From: Francois-Rene Rideau <firstname.lastname@example.org>
>How do extropians envision transition from mankind
>to whatever posthuman future awaits us?
>What are the documented scenarios that have been considered?
This is our main subject, and has been discussed numerous times.
The archives should have these threads, but we're always free to
bring it up again.
>I mean, afaik, historically, genetic replacement happens by
>massive extinction of species in very short times
>(geologicallywise, anyway), with the surviving ones filling the
>void (that they might or not have caused, to begin with). Do you
>expect some posthuman species to just sit around (maybe in secret)
>and takeover the planet after some inevitable catastrophe wipes
>mankind? I don't think the humans would let such thing happen --
>if they're going to be destroyed, they won't hesitate to make the
>planet unliveable. Or maybe other planets would be a shelter to
>posthumans, where they'd wait for the final demise of mankind?
I would argue that we will see a directed evolution of the human
species. This is very much in line with theories posted in Linda
Nagata's "Tech Heaven".
Now we are gaining control of DNA itself, the first implications
will come about in re-writing the sequence to correct defects, but
these will be followed almost immediately by genetic replacement of
certain asthetic (plastic) surgeries. In other words people will
not go in for surgical treatment for things like breast
augmentation or baldness treatments, but these will be accomplished
by direct manipulation of the DNA sequence. And say a treatment for
removing wrinkles, and we have a fine start. Life extension will
become a protocol involving a series of many of these individual
I guess we could call this the incrementalist approach.
>If not, this might mean a completely different way for species to
>emerge than have been seen in the past. Do you expect genetic
>enhancement to become so cheap that just about every human will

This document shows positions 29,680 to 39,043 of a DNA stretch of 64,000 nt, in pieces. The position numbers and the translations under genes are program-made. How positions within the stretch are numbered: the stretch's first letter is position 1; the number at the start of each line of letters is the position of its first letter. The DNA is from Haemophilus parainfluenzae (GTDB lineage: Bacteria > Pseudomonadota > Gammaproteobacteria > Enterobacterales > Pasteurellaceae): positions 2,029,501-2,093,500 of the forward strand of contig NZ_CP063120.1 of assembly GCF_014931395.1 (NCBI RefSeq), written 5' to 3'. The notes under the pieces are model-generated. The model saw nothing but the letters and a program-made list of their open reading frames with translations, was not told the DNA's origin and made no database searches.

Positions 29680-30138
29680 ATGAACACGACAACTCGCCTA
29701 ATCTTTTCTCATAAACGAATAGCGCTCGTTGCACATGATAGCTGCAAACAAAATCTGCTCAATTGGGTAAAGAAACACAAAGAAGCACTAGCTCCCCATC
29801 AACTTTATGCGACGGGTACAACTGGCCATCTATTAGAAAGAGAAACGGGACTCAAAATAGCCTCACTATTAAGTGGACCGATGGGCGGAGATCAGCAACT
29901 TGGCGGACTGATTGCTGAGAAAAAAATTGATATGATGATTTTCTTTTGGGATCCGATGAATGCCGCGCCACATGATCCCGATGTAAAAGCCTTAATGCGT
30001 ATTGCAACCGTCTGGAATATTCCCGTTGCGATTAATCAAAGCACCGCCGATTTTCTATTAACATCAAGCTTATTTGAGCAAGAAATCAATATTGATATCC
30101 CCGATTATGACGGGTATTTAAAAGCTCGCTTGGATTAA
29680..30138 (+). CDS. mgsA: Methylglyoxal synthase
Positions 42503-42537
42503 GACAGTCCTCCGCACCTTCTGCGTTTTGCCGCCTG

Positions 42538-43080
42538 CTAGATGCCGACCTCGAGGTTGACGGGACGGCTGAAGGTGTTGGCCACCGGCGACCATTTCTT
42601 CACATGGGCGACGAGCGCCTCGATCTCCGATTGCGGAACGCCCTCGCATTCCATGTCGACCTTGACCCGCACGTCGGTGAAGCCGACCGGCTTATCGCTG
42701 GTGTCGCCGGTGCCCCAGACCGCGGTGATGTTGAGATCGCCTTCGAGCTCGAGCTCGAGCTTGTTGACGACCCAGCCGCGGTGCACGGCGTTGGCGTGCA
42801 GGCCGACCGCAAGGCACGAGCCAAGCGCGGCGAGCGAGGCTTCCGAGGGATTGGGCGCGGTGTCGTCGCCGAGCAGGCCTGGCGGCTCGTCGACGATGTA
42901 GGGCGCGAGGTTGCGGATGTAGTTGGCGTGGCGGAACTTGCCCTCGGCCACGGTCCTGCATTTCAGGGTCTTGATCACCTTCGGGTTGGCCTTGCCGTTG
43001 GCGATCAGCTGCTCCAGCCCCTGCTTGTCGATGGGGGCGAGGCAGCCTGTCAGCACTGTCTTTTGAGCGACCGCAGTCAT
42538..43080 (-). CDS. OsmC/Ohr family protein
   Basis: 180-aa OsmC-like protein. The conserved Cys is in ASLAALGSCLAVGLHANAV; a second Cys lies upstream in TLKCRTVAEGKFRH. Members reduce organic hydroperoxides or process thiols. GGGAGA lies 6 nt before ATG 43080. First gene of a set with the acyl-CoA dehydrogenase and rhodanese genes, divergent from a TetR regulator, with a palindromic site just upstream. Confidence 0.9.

>eventually have been modified? Would that result into a
>sustainable species? How long do you expect it for the transition
>to take? Won't the biggest brake to such transition be public
>opinion and traditional religion? Or would there be such invisible
>riskless individual enhancements that people would first use them
>undercover until it becomes so common that prejudices be gone?
Although initially novel, I expect these treatments to quickly
become common, and with common comes cheap. If the first treatments
are for "popular" cures, i.e. wrinkles, eyesight, baldness, etc, I
think they will find quick social exceptance. There will always be
those who refuse to accept these things, the old sequences will
take care of them in short order.
>Also, many (most?) genetic enhancements are only useful if done at
>conception time, so that the embryo may develop new or
>substantially different organs (Dawkins argues that the phenomenon
>of growing individuals at every generation from a monocellular
>embryo is one of the biggest breakthrough in the last 3 billion
>years of genetic evolution). If so, the biggest potential for
>genetic progress in posthumans is in making new individuals.
>However, such method, by definition, cannot ever make any
>previously existing individual immortal, or otherwise satisfy
>anyone's direct selfish interest (or can it?), so that only a tiny
>fraction of genetic engineering is actually open for much
>transhuman progress. Yet, only selfish interest, coupled
>with the responsibility associated to liberty, ensures that things
>go into a consistent direction of progress. How do you envision
>the future with respect to this kind of problems?
I think we will initially be repairing what we have, but I think
almost immediately we will start affecting the next generation in
a controlled way, not unlike the movie GATTACA. There is nothing
unusual in this, as any human behaviorist can tell you humans
select potential mates by their genetic potentials now, but in the
future it will be the difference between investing, and playing the
This is all pre-singularity of course. ;)
>There might be lots of other scenarios.
>I'm pretty sure this must have been discussed on the list
>(or in some other document) in the past. I'll appreciate pointers.
That's my $.25, I'm sure others have more to add.
Extropy Institute, www.extropy.org
Adler Planetarium www.adlerplanetarium.org
Life Extension Foundation, www.lef.org
National Rifle Association, www.nra.org, 1.800.672.3888
Ameritech Data Center Chicago, IL, Local 134 I.B.E.W
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